Stack Overflow is a community of 4.7 million programmers, just like you, helping each other.

Join them; it only takes a minute:

Sign up
Join the Stack Overflow community to:
  1. Ask programming questions
  2. Answer and help your peers
  3. Get recognized for your expertise

I'd like to know how Perl, Python, and different their approach to integrating with Java.

I have experience combining Perl and Java through the Inline::Java module. But no experience with Python's Jython and Ruby's JRuby.

My understanding if that Inline::Java works by using Perl code to start up a JVM and then either compiling Java code specified inline to Java bytecode or loading requested Java classes from Jars in the classpath. The programmer can then use these Java classes within Perl code, at which point, Inline::Java transfers data between Perl space and the JVM using either network sockets or the JNI.  The advantage of this approach is that Perl code runs still works in the standard Perl interpreter so it behaves normally. Furthermore, it is possible to use both Inline::Java and C based Perl modules in the same program. The big downsides are that there's a communications overhead Perl and the JVM and the complexity of running both Perl and JVM processes.

Can anyone tell me how this approach compares with Jython or JRuby?

My understanding of Jython is that it converts Python programs to Java byte code and runs them in the JVM. The advantage of this is that it's relatively seamless to call Java libraries. The disadvantage is that C based modules such as Numpy cannot be used with Jython. Furthermore, there is a theoretic possibility that Python code will behave differently under Jython than the standard Python interpreter.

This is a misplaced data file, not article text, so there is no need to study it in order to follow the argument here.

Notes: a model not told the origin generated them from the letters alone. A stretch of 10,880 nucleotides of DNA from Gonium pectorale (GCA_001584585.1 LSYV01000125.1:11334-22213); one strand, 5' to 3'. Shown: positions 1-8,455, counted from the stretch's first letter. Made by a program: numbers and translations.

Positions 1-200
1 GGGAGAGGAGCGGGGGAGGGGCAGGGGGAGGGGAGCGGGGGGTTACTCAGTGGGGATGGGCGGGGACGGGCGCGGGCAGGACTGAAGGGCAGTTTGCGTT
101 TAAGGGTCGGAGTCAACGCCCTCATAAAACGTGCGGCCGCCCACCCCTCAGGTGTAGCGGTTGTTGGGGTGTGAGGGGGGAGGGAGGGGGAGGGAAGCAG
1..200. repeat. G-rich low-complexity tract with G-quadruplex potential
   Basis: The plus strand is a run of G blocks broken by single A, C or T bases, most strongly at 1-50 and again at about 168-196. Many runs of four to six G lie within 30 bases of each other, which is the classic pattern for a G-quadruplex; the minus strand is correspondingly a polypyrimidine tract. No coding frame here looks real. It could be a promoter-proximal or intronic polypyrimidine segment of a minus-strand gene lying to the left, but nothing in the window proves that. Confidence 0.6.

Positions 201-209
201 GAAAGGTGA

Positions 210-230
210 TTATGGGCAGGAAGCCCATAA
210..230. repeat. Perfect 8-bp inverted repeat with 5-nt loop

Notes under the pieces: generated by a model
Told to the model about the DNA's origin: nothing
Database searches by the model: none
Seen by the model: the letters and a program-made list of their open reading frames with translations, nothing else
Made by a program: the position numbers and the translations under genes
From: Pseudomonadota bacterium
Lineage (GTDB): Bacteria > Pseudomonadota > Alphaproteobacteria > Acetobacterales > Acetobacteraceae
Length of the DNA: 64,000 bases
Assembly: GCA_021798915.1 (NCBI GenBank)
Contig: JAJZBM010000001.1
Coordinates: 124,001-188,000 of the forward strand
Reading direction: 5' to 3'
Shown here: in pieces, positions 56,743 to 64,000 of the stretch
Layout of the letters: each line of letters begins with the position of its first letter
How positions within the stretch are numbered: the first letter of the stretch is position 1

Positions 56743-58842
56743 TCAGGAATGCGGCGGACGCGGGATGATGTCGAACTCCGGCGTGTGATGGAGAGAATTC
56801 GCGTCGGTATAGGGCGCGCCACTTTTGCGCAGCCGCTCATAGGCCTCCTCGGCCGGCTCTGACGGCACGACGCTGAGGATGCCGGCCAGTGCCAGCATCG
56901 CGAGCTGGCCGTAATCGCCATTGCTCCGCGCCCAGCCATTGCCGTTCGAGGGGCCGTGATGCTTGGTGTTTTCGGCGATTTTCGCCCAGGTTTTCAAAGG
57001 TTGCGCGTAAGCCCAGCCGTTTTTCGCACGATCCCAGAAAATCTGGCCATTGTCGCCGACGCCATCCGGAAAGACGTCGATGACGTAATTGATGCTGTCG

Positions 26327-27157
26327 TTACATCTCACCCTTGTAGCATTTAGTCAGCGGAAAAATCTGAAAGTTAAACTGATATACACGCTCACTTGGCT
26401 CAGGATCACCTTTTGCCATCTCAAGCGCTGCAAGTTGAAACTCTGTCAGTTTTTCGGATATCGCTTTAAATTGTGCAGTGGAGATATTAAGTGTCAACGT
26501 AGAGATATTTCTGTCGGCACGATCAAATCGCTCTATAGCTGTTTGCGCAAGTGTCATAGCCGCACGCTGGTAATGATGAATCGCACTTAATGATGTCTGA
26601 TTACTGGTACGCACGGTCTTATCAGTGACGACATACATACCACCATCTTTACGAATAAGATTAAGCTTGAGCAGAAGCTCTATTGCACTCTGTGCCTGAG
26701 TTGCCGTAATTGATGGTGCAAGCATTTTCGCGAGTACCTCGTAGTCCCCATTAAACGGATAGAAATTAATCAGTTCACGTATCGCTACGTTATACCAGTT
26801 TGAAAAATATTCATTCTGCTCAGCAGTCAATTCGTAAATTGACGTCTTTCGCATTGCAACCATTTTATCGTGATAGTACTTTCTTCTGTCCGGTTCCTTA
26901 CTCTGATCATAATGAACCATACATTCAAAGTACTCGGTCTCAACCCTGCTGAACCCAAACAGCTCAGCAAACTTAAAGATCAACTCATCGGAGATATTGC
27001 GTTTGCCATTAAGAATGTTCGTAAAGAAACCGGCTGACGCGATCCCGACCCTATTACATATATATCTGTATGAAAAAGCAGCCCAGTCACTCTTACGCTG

I'm less clear how JRuby works and would be interested in hearing people's experiences with it.

share|improve this question

Your understanding of Jython is accurate. Jython is written in Java and compiles to Java bytecode. Because of this Jython allows the usage of Java fairly painlessly. You are also correct in thinking there could be differences between Jython and the standard Python. In many cases, the differences are considered features, Jython believes that some of its differences are superior and even suggests that CPython is the one that needs to be fixed. Others are the opposite, and yet others are differences that allow ease of use with Java, such as allowing keywords to be used as things besides keywords.

JRuby works very similarly to Jython, by being compiled to Java bytecode and being written in Java. I'm less familiar with it and whether it has any notable differences from standard Ruby.

share|improve this answer

Your Answer

 
discard

By posting your answer, you agree to the privacy policy and terms of service.

Not the answer you're looking for? Browse other questions tagged or ask your own question.